Middle-Earth: Shadows of Mordor

The final title in our testing is another battle of system performance with the open world action-adventure title, Shadows of Mordor. Produced by Monolith using the LithTech Jupiter EX engine and numerous detail add-ons, SoM goes for detail and complexity to a large extent, despite having to be cut down from the original plans. The main story itself was written by the same writer as Red Dead Redemption, and it received Zero Punctuation’s Game of The Year in 2014.

For testing purposes, SoM gives a dynamic screen resolution setting, allowing us to render at high resolutions that are then scaled down to the monitor. As a result, we get several tests using the in-game benchmark, taking results as the average and minimum frame rates.

For this test we used the following settings with our graphics cards:

Shadow of Mordor Settings
  Resolution Quality
Low GPU Integrated Graphics 1280x720 Low
ASUS R7 240 1GB DDR3
Medium GPU MSI GTX 770 Lightning 2GB 1920x1080 Ultra
MSI R9 285 Gaming 2G
High GPU ASUS GTX 980 Strix 4GB 1920x1080
3840x2160
Ultra
Ultra
MSI R9 290X Gaming 4G

Shadow of Mordor on ASUS R7 240 DDR3 2GB ($70)

Shadow of Mordor on MSI R9 285 Gaming 2GB ($240)

Shadow of Mordor on MSI GTX 770 Lightning 2GB ($245)

Shadow of Mordor on MSI R9 290X Gaming LE 4GB ($380)

Shadow of Mordor on MSI R9 290X Gaming LE 4GB ($380)

Shadow of Mordor on ASUS GTX 980 Strix 4GB ($560)

Shadow of Mordor on ASUS GTX 980 Strix 4GB ($560)

Shadow of Mordor, in all cases except the GTX 770, puts the Pentium ahead of the Carrizo part. In a couple of circumstances, this doesn't matter much, particularly at 4K resolutions with the R9 290X and GTX 980, however at 1080p the Pentium comes out ahead.

Shadow of Mordor on ASUS R7 240 DDR3 2GB ($70) [Minimum FPS]

Shadow of Mordor on MSI R9 285 Gaming 2GB ($240) [Minimum FPS]

Shadow of Mordor on MSI GTX 770 Lightning 2GB ($245) [Minimum FPS]

Shadow of Mordor on MSI R9 290X Gaming LE 4GB ($380) [Minimum FPS]

Shadow of Mordor on MSI R9 290X Gaming LE 4GB ($380) [Minimum FPS]

Shadow of Mordor on ASUS GTX 980 Strix 4GB ($560) [Minimum FPS]

Shadow of Mordor on ASUS GTX 980 Strix 4GB ($560) [Minimum FPS]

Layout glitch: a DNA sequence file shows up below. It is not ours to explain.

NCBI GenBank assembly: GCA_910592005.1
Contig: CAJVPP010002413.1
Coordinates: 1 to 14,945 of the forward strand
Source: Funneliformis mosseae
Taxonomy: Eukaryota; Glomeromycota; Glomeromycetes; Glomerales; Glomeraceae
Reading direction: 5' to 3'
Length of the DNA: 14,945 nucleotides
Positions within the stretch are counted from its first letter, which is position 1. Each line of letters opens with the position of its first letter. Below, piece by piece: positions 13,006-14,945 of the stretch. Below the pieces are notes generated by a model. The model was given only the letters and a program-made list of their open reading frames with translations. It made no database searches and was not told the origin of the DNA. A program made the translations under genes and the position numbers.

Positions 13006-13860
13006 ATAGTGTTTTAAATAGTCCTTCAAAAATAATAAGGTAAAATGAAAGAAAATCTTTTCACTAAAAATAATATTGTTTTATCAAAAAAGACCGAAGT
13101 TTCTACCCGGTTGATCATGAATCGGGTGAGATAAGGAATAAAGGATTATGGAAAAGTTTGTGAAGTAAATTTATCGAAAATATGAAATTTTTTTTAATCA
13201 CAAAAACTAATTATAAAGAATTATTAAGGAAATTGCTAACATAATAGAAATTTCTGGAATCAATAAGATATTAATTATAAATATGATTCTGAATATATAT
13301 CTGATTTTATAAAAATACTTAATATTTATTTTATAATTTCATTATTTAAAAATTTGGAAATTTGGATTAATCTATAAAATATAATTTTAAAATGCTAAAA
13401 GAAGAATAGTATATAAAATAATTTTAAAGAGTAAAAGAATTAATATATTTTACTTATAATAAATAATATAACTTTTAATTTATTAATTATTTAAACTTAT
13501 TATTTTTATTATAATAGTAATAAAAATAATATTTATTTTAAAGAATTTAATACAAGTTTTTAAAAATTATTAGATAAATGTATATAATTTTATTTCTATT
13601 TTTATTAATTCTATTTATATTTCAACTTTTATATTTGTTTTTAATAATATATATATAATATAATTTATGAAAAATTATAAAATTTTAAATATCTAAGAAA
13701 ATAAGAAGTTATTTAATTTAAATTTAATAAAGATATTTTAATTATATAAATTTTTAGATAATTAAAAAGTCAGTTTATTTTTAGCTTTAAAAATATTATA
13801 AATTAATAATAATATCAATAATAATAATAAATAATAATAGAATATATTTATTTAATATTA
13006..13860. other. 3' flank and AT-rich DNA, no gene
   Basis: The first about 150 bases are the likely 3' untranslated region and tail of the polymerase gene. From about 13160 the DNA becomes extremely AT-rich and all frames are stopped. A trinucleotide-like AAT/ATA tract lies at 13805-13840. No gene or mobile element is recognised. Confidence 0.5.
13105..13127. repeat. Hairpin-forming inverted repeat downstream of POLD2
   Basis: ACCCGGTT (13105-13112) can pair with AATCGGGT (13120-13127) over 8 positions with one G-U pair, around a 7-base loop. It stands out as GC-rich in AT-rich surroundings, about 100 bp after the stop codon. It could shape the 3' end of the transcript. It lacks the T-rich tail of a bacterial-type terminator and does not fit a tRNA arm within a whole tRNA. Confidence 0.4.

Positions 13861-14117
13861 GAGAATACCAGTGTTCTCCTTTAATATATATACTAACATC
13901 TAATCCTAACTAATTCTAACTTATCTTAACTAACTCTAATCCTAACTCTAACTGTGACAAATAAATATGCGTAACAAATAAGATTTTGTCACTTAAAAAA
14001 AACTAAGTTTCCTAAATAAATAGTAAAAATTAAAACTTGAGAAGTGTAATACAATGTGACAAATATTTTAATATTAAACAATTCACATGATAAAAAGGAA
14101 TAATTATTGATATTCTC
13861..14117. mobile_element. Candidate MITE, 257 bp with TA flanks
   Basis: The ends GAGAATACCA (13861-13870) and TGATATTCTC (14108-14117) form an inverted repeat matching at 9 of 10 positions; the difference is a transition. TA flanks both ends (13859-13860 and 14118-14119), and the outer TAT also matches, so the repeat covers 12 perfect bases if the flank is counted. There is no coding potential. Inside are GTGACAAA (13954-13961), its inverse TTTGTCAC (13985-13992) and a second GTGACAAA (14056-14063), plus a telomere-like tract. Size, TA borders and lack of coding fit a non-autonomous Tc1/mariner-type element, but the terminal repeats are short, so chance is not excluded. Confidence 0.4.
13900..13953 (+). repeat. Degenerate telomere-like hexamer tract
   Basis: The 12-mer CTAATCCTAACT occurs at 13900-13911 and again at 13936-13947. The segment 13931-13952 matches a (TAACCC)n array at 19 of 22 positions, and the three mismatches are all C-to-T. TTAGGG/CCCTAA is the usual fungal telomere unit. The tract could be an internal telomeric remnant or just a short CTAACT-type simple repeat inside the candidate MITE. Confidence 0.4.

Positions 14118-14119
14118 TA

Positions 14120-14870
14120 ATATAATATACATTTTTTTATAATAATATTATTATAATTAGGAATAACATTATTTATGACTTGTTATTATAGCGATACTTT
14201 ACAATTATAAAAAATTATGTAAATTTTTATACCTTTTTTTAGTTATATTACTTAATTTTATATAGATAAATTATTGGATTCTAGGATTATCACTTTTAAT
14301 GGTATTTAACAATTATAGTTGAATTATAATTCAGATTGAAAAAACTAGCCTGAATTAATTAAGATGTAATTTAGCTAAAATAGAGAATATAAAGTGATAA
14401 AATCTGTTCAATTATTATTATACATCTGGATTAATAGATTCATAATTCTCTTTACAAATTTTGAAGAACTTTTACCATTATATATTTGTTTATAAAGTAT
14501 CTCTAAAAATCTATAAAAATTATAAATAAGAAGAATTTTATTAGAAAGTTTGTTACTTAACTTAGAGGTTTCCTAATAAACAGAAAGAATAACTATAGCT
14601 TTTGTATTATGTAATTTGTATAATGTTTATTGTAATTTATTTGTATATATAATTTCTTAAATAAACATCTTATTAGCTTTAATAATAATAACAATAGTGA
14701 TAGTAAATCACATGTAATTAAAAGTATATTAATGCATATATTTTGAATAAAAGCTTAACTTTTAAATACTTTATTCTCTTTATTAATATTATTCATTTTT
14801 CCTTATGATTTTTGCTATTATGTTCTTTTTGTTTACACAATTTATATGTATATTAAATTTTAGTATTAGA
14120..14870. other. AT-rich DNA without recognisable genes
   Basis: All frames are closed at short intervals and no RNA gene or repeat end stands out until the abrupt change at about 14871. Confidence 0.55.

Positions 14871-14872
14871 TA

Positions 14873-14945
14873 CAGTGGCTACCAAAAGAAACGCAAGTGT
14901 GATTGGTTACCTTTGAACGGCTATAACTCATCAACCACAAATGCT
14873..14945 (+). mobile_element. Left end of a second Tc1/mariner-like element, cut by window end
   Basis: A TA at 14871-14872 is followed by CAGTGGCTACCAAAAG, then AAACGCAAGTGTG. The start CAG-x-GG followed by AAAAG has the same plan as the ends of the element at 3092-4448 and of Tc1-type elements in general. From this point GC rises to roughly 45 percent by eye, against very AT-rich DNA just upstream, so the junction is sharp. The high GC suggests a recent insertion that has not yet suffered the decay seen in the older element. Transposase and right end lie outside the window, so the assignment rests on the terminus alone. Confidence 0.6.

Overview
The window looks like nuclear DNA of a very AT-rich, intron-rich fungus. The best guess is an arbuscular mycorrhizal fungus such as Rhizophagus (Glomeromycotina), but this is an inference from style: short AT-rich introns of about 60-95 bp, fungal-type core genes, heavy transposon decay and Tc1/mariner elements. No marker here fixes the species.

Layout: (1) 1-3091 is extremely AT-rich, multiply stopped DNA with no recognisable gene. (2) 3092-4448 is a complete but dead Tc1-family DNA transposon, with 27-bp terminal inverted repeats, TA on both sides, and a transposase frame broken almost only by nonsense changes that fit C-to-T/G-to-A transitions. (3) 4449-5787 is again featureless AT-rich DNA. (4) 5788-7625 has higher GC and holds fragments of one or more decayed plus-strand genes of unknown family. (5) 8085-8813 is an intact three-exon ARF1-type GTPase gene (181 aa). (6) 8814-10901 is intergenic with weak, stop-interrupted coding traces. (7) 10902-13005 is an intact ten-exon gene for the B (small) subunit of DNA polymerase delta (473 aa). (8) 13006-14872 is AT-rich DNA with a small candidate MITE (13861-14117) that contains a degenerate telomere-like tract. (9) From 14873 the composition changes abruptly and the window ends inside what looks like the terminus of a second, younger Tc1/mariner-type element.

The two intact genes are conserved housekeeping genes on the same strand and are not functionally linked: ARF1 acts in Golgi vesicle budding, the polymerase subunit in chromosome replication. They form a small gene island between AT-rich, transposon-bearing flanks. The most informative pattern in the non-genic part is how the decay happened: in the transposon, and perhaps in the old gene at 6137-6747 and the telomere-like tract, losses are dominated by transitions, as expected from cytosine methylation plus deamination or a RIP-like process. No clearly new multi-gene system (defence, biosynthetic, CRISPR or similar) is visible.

Minimum frame rates for Shadow of Mordor are even more in favor of the Pentium here, and with the low-to-mid range graphics cards (R7 240, R9 285, GTX 770) the effect can be up to double the minimum frame rate over the Athlon.

Gaming Comparison: Grid Autosport Power Consumption
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  • mrdude - Thursday, July 14, 2016 - link

    Fantastic work, Ian. Now if AMD put half as much work into their uArchs as you did into reviewing them, we might finally get somewhere =P Reply
  • Geranium - Thursday, July 14, 2016 - link

    Ian,
    Exynos 7420 and Apple A9 is built on Samsang's 14nm LPE. Exynos 8890 and Snapdragon 820 is built on 14nm LPP.
    Reply
  • Vlad_Da_Great - Thursday, July 14, 2016 - link

    AMD CPU R&D has been outsourced pretty much close to an 1 year ago. Even Jim Keller left before anything(silicon) was remotely close to be released. AMD has submitted on the CPU front, and now with the another failure from the RX 480 power fiasco it seems in the GPU segment too. ZEN is just a myth for the small minded amoebas. The closest they can come to is Haswell, even in some benchmarks they will be far behind.
    Intel has reported times in many improvement over the 4/5y spam CPU's. AMD can barely get 30% and in some synthetic benchmarks they are below something was produced/developed half a decade ago.
    Reply
  • TheinsanegamerN - Friday, July 15, 2016 - link

    You have sources for your ludicrous claims? Reply
  • wumpus - Friday, July 15, 2016 - link

    Zen tapped out. Thus the drawdown. But if you think Zen will compare as well to Intel silicon as the 480 does to the 1060, remember that Intel is still hand-laying out the transistors and AMD is using autorouters.

    Hopefully AMD will at least be able to get back to producing "the cheap stuff', but that is their best hope. They've pretty much surrendered.
    Reply
  • Calculatron - Thursday, July 14, 2016 - link

    Great article, overall! I am glad to see someone finally review the product.

    I was hoping, however, that you would come across this strange "throttling" issue that this CPU seems to have while playing certain games (not all games, just certain ones). Some people have started threads on Tom's Hardware, and I started one on AMD's own forums:
    https://community.amd.com/thread/198618
    http://www.tomshardware.com/answers/id-3054721/ath...
    Reply
  • DominionSeraph - Thursday, July 14, 2016 - link

    Yeesh, the barest overclock physically degrades the processor? This likely means it's degrading at stock as they've pushed a 35W part to 65W and beyond. Reply
  • Sherlock - Thursday, July 14, 2016 - link

    /rant

    Who's your web-designer Anandtech - seriously - I see a big banner at the top & two big ads on the left & right of the page. I am so pissed by the design - I actually calculated the pixel count - only 24% of the screen is dedicated to content - excluding the large Anandtech logo & the menu bars - 10% for the screen is content - please don't kill the site with such crap

    rant/

    Also - "For clarity, hand was from AMD but not Lisa Su's" :)
    Reply
  • DominionSeraph - Friday, July 15, 2016 - link

    A narrow column is more readable. Who cares what's on the sides? Reply
  • The_Assimilator - Friday, July 15, 2016 - link

    Ad blockers are your friend. Reply

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